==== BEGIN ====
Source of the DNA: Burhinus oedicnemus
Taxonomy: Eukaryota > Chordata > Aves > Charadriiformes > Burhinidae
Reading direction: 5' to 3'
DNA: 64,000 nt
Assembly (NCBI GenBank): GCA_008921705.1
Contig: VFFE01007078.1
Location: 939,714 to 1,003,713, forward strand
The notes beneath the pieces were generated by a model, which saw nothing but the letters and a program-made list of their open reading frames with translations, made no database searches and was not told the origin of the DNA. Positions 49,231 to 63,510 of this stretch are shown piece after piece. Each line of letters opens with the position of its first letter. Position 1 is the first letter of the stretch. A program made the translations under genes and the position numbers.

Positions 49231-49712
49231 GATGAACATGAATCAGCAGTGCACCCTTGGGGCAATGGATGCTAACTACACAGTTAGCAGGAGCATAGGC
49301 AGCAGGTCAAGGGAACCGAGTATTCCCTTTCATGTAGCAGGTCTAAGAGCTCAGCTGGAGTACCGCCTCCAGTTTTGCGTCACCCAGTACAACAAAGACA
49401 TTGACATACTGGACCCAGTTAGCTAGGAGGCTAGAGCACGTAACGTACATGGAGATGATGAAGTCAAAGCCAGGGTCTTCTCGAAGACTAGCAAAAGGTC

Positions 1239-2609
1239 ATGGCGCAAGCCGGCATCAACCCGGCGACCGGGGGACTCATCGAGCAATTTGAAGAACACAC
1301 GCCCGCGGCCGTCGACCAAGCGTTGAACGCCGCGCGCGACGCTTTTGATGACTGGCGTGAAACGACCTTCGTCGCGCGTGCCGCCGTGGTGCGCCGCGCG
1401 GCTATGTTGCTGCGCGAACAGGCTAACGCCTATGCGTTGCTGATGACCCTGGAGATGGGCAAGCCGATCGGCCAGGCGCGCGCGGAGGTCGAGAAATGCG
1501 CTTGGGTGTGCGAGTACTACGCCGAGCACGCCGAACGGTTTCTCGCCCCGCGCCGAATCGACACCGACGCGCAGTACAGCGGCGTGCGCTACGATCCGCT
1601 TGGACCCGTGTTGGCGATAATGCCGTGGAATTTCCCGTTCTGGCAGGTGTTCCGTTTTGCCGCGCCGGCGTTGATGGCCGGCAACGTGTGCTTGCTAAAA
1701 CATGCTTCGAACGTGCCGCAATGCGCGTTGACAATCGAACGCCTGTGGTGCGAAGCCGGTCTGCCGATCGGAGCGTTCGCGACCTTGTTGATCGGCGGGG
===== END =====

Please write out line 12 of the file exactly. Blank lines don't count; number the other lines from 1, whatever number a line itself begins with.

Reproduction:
49401 TTGACATACTGGACCCAGTTAGCTAGGAGGCTAGAGCACGTAACGTACATGGAGATGATGAAGTCAAAGCCAGGGTCTTCTCGAAGACTAGCAAAAGGTC